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Nobel laureates demand Commission action on tar sands

Twenty-one Nobel prize winners have urged the EU to immediately implement the Fuel Quality Directive (FQD) which would label tar sands as dirtier than other fuels. ‘The extraction of unconventional fuels – such as oil sands and oil shale – is having a particularly devastating impact on climate change,’ wrote the laureates in a letter to European commissioners and environment ministers earlier this month.

Classifying tar sands as ultra-high carbon fuel would bring massive CO2 savings

New research has suggested that the Commission is not only right to classify oil from tar sands as much more carbon-intensive than conventional fuels, but that doing so could save emissions of up to 19 million tonnes of CO2 every year – equivalent to taking 7 million cars off the roads. The study, commissioned by T&E, undermines claims by the oil industry that the proposal to implement the EU Fuel Quality Directive (FQD) will only lead to global ‘reshuffling’ of different crudes but not reduce global greenhouse gas emissions. 

‘Peak oil’ is dead – but the need for urgency is greater than ever

Opinion By Jos Dings - T&E DirectorThe most recent World Energy Outlook from the International Energy Agency caught more headlines than usual, the main reason being its finding that North America is to become self-sufficient in energy in 20 years due to an expected increase in production of unconventional oil and gas, as well as energy conservation – mainly more efficient cars. This has some serious consequences, also for Europe, and it heightens the responsibility of the world’s politicians to take some meaningful action on climate change, and quickly.

Energy tax reform stuck in stupidity

Opinion
by Magnus Nilsson, T&E Senior Campaigner

Raising taxes on fossil fuels is pretty much the only climate policy tool that in all circumstances delivers real emission reductions. Telling people that the cost of petrol and diesel will have to rise may be a difficult message for politicians to put across, but if this method is rejected or not possible, climate policy will simply become unnecessarily costly.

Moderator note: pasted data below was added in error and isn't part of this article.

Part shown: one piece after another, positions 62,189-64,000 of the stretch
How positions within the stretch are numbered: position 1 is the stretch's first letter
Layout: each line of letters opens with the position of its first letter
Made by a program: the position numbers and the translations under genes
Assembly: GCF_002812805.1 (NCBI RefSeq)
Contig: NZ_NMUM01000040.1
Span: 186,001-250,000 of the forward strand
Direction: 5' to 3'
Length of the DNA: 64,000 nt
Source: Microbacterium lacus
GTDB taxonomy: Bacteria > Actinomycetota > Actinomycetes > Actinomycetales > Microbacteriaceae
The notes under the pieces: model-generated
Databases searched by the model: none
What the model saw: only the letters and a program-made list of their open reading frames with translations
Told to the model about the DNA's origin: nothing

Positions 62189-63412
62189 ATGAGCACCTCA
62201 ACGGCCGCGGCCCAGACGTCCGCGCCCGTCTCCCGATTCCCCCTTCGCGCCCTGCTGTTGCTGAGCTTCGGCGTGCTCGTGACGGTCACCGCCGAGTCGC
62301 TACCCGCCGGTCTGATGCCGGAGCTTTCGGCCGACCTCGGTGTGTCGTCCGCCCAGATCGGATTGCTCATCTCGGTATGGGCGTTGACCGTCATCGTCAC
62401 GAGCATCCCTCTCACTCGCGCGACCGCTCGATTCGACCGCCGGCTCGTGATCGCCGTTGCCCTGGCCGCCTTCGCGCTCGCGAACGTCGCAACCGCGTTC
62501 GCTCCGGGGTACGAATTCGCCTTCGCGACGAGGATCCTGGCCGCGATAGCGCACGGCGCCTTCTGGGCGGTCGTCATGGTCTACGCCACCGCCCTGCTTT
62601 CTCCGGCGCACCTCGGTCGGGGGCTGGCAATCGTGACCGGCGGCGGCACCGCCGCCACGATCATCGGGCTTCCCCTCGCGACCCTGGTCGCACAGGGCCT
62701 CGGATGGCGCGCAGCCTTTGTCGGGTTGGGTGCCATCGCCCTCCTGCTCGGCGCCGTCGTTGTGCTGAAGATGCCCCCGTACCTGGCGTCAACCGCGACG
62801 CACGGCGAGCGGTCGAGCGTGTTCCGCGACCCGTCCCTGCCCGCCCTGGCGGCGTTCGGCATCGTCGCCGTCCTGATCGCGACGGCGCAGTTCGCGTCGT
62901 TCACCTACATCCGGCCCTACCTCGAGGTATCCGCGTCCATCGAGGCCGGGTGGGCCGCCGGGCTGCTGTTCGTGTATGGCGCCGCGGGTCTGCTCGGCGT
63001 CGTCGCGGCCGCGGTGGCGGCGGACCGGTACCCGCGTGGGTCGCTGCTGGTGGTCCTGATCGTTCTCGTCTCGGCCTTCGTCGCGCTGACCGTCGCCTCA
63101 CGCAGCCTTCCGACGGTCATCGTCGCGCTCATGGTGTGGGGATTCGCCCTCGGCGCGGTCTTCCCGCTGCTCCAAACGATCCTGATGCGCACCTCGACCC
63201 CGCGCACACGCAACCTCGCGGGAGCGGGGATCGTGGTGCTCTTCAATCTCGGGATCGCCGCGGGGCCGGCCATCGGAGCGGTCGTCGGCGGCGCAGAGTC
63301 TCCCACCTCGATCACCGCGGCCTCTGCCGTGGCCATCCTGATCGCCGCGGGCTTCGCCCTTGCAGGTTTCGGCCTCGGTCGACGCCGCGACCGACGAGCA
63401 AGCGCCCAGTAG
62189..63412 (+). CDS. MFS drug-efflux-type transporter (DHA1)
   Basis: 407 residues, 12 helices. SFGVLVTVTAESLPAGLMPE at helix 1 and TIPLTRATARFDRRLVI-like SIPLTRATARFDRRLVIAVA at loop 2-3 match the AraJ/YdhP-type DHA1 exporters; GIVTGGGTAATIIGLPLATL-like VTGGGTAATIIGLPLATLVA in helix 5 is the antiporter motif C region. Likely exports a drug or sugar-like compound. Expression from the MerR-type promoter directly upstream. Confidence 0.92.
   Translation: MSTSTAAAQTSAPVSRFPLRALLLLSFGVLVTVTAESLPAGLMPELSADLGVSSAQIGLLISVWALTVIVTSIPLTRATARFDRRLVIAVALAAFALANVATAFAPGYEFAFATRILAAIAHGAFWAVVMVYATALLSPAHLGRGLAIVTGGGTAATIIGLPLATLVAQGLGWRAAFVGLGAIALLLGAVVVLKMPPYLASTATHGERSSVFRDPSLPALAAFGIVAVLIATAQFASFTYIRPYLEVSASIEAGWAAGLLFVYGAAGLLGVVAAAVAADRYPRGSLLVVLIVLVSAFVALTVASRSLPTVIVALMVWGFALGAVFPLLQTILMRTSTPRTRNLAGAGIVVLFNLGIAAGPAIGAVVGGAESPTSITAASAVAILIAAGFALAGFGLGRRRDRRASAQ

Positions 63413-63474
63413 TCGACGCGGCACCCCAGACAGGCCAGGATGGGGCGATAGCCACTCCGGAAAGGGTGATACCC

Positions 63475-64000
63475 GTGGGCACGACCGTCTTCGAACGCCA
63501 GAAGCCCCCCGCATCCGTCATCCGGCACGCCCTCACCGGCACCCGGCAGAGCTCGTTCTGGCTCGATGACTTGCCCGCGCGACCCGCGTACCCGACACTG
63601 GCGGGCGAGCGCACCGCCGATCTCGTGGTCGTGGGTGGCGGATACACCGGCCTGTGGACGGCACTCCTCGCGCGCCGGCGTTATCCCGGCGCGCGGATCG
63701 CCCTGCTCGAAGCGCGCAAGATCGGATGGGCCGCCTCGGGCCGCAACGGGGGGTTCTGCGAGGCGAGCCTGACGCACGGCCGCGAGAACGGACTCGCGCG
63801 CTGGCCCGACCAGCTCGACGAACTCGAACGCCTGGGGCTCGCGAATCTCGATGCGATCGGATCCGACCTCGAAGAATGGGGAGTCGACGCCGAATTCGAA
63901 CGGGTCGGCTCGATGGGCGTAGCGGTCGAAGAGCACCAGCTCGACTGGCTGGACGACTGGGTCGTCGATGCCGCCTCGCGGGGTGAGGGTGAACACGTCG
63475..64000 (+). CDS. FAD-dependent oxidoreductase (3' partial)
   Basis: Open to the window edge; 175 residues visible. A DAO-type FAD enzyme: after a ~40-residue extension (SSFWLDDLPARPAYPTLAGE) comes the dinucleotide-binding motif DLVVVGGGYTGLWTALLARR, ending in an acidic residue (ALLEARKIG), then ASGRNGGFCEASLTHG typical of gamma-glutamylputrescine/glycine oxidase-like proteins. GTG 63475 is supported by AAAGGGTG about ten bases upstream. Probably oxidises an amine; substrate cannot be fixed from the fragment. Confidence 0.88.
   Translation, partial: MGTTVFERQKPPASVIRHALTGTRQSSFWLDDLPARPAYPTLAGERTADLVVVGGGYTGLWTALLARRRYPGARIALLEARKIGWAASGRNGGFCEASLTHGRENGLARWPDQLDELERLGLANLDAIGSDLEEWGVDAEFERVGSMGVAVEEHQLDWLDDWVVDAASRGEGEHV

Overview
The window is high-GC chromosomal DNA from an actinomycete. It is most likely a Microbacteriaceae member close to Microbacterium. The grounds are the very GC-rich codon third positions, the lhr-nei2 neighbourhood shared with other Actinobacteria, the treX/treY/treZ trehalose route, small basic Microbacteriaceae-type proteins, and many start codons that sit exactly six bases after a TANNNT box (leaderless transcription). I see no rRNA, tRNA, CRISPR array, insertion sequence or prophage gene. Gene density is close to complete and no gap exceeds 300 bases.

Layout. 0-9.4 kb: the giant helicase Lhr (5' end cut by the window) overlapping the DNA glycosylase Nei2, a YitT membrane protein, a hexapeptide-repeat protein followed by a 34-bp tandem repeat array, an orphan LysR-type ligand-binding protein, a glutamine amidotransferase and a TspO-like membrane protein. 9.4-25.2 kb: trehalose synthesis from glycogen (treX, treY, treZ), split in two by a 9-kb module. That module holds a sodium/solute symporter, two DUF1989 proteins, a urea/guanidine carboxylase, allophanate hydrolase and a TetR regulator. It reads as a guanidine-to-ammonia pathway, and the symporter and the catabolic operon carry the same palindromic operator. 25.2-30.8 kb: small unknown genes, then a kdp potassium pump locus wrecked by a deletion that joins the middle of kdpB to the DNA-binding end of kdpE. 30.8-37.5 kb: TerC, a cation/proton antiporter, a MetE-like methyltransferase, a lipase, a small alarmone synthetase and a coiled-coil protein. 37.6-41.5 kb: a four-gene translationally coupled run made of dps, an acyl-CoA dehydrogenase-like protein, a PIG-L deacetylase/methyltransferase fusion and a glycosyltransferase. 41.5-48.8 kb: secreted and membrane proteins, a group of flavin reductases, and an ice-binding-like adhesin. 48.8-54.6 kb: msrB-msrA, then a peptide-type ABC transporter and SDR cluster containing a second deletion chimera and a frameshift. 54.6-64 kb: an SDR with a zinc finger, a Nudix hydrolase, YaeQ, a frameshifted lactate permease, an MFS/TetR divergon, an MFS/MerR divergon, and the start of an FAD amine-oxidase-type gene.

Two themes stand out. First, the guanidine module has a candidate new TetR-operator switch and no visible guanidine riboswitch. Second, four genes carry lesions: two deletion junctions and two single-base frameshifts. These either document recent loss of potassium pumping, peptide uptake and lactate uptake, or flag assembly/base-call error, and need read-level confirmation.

Fuel taxes down 10 cents in 10 years

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350 000 jobs ‘lost’ and chance to cut imports and emissions missedAverage fuel tax in Europe has fallen in real terms by €0.10 per litre since 1999, which has cost 350 000 jobs. These are the findings of a new study by T&E, which coincides with publication of the Commission’s proposals to revise the EU Energy Tax Directive. The proposed revision seeks to narrow the gap between Europe’s differing rates of diesel tax but leaves untouched the current ban on taxing aviation and shipping fuels.

A step in the right direction – but only on diesel tax

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Opinion - By Jos Dings
T&E DirectorAfter more than two years of dithering, the Commission has finally published its proposals for a revised energy tax directive. The message is mixed. There is a lot of progress in this directive, mainly to do with diesel taxes, but the big criticism is inconsistency. The Commission has made good progress in one area, but has totally failed to see that this can help other areas too.

Sowing the seeds of smarter transport policy

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Opinion by Jos Dings - T&E Director
Did we miss something? Last year, the European Commission didn’t propose a single new legislative measure to clean up transport. To be fair, it has been spending most of its time worrying about the future of the Eurozone. As a result, for T&E this was the sort of year where seeds for smarter transport policy were sown. We’re optimistic that next year could bring a decent crop of positive changes.

Oil price 'good'

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The rising price of oil is good news, according to the head of the Organisation for Economic Cooperation and Development (OECD). Speaking at the OECD's annual meeting, Angel Gurria said it would be 'disastrous' if the world’s richest nations cut fuel taxes or subsidised prices, as rising prices are a clear signal to consumers and companies to cut their fuel consumption.